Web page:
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Allergies: The causes, effects and cure

synadmin

October 4, 2016

Human immune system has come under a lot of debate over last few decades, thanks to the deadly human immune deficiency syndrome (HIV) virus. While it is good to see the debate raging over the impact of HIV, what is totally ignored is the impact our immune system is having due to allergies.

World Health Organization (WHO) defines allergy as an “immunologically mediated hypersensitivity.” In simple words an allergy is an abnormal sensitive reaction by human immune system to a foreign particle. An allergy could show up as a skin rash or difficulty in breathing, swollen and reddened eyes, depression or uterine contractions. An allergy may impact more than one organ in our body. But every allergy will have a specific reaction. An allergy is not a disease but a condition. Hence it is important to note that it is not communicable.

WHO estimates that over 20% of the world population suffers from mediated allergic diseases such as allergic asthma, allergic rhinitis and allergic conjuctivitis, atopic eczema/atopic dermatitis and anaphylaxis.

So who are the most common victims of allergies? It could be any of us. However, instances of allergies have been higher among children, thanks to rapid urbanization and industrialization, giving very less scope for our immune system to evolve to meet everyday challenges. “This increase is especially affecting children, who are bearing the greatest burden of the rising trend which has occurred over the last two decades,” said Dr Ruby Pawankar, the President Elect of World Allergy Organisation. She attributes the increases to growing industrialisation and fast changing biodiversity coupled with sedentary lifestyles are causing a surge in allergic diseases, especially among children. “The way these are occurring, we believe by 2050, about 50 percent of all children will have some sort of allergies,” Dr Pawankar, an Indian doctor who is currently associated with Nippon Medical School in Tokyo.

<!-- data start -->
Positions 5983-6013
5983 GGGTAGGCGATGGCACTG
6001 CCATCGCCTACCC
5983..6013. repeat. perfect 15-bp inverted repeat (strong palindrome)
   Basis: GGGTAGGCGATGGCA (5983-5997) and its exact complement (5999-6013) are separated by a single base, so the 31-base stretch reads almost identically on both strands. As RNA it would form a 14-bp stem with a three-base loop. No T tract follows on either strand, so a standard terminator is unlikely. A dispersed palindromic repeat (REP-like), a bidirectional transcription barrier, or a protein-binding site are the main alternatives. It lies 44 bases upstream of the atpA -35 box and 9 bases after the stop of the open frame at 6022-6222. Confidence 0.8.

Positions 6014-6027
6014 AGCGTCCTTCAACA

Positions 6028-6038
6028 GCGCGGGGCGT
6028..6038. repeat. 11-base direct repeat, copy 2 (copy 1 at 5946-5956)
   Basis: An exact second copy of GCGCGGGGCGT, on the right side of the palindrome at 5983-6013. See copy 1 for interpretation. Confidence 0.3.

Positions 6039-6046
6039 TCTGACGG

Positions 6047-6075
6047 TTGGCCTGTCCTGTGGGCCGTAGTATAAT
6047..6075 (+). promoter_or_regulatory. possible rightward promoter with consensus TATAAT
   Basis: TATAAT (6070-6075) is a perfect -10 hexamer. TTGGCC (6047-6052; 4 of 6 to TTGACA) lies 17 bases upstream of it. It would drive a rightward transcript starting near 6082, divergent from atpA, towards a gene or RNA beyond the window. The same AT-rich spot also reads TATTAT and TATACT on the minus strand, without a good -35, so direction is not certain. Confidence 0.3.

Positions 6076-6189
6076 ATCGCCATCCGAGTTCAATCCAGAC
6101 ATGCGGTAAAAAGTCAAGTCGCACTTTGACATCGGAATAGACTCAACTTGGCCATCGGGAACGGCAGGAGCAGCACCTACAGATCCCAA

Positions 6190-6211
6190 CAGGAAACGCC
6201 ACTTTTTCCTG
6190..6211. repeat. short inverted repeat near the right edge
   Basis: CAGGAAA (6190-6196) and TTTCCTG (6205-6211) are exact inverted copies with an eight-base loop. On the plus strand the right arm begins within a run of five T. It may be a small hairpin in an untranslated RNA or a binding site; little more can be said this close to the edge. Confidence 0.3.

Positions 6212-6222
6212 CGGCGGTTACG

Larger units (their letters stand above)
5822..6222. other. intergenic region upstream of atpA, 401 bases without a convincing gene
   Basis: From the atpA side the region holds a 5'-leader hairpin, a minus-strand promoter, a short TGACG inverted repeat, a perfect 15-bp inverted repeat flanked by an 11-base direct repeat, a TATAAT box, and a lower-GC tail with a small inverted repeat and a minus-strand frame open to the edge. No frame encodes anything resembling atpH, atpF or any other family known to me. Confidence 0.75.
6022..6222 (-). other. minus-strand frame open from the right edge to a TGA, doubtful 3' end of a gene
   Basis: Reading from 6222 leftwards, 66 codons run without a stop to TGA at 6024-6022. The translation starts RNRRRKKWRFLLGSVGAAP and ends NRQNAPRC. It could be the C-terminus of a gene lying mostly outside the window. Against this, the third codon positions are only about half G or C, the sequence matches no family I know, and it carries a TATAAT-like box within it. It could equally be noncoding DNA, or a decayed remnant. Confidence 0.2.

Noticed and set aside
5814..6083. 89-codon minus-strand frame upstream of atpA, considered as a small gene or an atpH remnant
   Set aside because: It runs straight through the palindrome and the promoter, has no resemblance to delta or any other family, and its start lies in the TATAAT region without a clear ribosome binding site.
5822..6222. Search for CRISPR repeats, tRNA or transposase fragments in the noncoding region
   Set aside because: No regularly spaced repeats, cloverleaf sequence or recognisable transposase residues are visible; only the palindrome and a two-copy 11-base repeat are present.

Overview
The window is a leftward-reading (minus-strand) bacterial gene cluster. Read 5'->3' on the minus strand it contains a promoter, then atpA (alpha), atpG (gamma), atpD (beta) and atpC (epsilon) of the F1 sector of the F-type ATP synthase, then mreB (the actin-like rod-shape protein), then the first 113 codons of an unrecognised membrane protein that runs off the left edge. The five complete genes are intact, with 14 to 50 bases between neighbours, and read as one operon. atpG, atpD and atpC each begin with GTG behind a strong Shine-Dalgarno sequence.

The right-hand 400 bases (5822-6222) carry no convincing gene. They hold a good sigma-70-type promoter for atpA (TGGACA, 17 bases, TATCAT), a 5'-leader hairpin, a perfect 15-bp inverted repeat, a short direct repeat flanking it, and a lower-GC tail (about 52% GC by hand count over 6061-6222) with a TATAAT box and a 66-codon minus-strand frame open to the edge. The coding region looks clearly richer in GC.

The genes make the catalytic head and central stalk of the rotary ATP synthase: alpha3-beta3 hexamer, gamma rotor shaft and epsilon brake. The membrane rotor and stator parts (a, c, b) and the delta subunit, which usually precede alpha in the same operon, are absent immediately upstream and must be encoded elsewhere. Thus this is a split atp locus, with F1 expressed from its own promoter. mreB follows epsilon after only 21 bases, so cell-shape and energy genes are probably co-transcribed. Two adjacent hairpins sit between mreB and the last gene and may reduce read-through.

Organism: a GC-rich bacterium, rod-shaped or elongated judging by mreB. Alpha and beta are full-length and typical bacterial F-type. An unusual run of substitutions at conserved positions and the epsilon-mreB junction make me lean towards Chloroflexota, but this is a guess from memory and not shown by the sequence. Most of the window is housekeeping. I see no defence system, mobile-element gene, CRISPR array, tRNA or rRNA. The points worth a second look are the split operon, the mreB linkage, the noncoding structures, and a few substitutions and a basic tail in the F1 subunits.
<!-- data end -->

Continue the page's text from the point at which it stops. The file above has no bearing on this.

According to Pawankar, a WAO paper indicates that allergy poses a major global health issue. It has also provided some high level recommendations to governments and health authorities. “It has asked governments to institute environmental control measures by lowering indoor and outdoor air pollution, tobacco smoking and allergen and drug exposures,” she said. “It also calls for developing national allergy action plan to promote the prevention of allergic diseases and immune tolerance, aiming to decrease the burden of allergic diseases.”

The instances of allergies are higher children of those parents who are also allergic. “While allergy per se is not communicable, it is important to understand that many a times allergies could lead to secondary infection which can be communicable. And diseases spread easily among children in schools, play areas and extracurricular classes,” said Saurabh Naik, a Mumbai-based pediatrician.

“Allergic diseases accounts to only 15-30% of the population, however, this prevalence is slowly rising in certain developing countries such as India. Further, a patient with allergy may have different clinical manifestation. These statistics indicate that allergy has a definite genetic inheritance and research to find a distinct gene for allergy and allergic diseases is still underway,” said Dr. Bill Brashier, Chest Research Foundation of Pune in a paper titled Pathogensis of Allergy, published by Indian Academy of Allergy.